Evidence and policy: what we need is a more intelligent politics

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A new special edition of the Academy of Social Sciences’ journal Contemporary Social Science focuses on international insights into the relationship between evidence and policy, with examples from countries including Australia, India, Estonia and Italy.

The importance of context

Politicians commonly cite comparative evidence to support their policy proposals but without paying enough attention to historical or cultural factors. More research is needed on whether policy solutions might, or might not, be effective if transferred across time and space. Of course, evidence has been fundamental to public health since at least the 19th Century and controversy about the right relationship between evidence and policy is lively in Britain today. The evidence-based approach was boosted by New Labour who introduced the mantra ‘What works?’  The Coalition Government in 2013 set up What Works Centres, arguing that ‘all too often evidence is not presented in a simple, relevant format that enables it to be used to its maximum potential by service providers, commissioners and policy makers’. The idea was to spread the approach developed in medicine and implemented by NICE to other areas of social policy.

Barriers to evidence in policy

We now know quite a lot about the barriers to getting evidence taken seriously in social policy-making. There can be problems with the quality of evidence –perhaps from a reluctance to use RCT methods.

Evidence is often inconclusive and policy implications uncertain. The range of disciplines may be too narrow, excluding criminology or history with too much weight being given to bio-medicine and economics.

Some argue that not only scientific evidence but also experiential evidence should be looked at, from those affected by a condition or practitioners working on the ground. Others point to variation in the availability of evidence on different topics:  there is more evidence on interventions to modify individual behaviour than on those tackling social, economic and environmental determinants.  http://heapro.oxfordjournals.org/content/19/2/137.full

Where evidence is contradictory, it is easy for governments to do nothing or to base their policies on ‘passionate’ beliefs or to be tempted by the snake-oil charms of travelling policy entrepreneurs. There can be problems with how and when evidence is presented. Research results often come in too late – timeliness is of the essence for policy. Academic jargon is criticized by politicians, civil servants and journalists. This can sometimes be solved by routing evidence through think-tanks who seem more adept in presenting findings in a style appreciated by decision-makers.  The most commonly reported barriers to influence are lack of personal contact, research not being timely or relevant, mutual mistrust, and power and budget struggles. The tendency is therefore for selective use of research evidence, partly influenced by the need to match evidence to the agendas of Ministers.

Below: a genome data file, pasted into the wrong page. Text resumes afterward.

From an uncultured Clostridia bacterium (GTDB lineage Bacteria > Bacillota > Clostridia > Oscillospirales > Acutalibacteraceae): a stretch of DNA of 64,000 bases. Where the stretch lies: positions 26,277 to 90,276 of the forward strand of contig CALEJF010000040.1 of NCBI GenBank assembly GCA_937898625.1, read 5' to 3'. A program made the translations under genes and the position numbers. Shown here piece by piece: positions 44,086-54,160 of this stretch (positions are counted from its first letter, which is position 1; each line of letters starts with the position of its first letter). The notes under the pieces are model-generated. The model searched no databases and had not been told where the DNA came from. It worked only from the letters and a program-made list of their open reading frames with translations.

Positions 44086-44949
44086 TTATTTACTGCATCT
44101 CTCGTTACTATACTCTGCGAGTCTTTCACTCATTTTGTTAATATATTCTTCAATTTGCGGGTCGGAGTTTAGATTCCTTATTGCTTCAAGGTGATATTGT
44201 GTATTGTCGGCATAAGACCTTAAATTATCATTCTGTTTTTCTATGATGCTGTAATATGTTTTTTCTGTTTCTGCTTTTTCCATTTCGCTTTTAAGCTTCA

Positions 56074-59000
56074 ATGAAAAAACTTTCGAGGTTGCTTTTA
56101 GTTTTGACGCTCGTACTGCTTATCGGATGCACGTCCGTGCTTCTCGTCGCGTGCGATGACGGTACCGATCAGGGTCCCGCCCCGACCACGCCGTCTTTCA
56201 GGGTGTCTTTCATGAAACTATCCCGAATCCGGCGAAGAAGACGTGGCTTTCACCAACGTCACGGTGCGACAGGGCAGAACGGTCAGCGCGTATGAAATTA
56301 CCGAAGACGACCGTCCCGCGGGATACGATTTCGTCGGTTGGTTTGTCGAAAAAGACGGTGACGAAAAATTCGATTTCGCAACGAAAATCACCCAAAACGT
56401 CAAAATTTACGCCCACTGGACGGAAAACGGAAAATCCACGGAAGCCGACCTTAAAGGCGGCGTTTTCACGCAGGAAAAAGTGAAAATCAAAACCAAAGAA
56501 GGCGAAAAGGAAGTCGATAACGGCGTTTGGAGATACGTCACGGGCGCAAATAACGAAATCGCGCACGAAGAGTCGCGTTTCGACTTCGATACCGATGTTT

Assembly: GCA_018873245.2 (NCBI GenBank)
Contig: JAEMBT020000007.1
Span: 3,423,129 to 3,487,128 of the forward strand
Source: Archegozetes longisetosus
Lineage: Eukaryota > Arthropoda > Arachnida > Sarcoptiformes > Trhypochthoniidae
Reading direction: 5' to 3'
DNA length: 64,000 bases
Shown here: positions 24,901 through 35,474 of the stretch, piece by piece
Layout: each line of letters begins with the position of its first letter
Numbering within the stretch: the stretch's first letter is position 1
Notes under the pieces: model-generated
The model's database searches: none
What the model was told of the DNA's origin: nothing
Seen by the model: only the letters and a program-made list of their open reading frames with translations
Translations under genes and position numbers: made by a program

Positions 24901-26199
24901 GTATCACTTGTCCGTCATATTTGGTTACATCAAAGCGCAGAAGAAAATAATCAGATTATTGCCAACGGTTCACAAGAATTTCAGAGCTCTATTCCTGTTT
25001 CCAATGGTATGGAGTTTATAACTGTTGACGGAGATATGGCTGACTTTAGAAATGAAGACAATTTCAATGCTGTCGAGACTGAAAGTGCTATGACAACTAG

What about politics?

Many efforts to promote evidence-based policy are largely about taking the heat out of discussions, in effect taking the politics out of the policy-making process. This seems to point to a fundamental disquiet with the processes of decision-making – a feeling that ideology is replacing sound analysis.  But this should not mean removing decisions from the democratic process, handing them over to so-called neutral experts. Many issues are inherently contested, reflecting competing values and interests. As LSHTM alumnus Elisabeth Pisani put it, ‘Science does not exist in a vacuum. It exists in a world of money and votes, a world of media enquiry and lobbyists, of pharmaceutical, manufacturing and environmental activism and religions and political ideologies and all the other complexities of human life’ (2008: 5).

One response is to become an activist, not just producing but also mobilising evidence. The task is to reframe the terms of debate, the way we talk about problems, as has been done successfully on issues like consumption of salt, sugar, tobacco or alcohol, or regarding child sexual exploitation.

So the main barriers to utilising evidence in the policy process may lie not so much with the scientists, with the nature of the evidence or the interactions between evidence and policy, as in the diminished character of our politics. Policy issues are too often simplified, presented as either/ or choices. The media as the key public forum and source of information, with its sound-bite culture, is a hindrance, especially with its 24 hour news cycle, dominant blame culture and sensational personification of issues. The researcher or practitioner who says things are complex does not get a hearing. The adversarial structuring of debate and the lack of respect for professionals all add to the problem. What is needed above all is to admit the complexity of knowledge and recognise the need for reflective and deliberative processes of decision-making. The need is to strengthen representative democracy not circumvent it.

Susanne MacGregor


 

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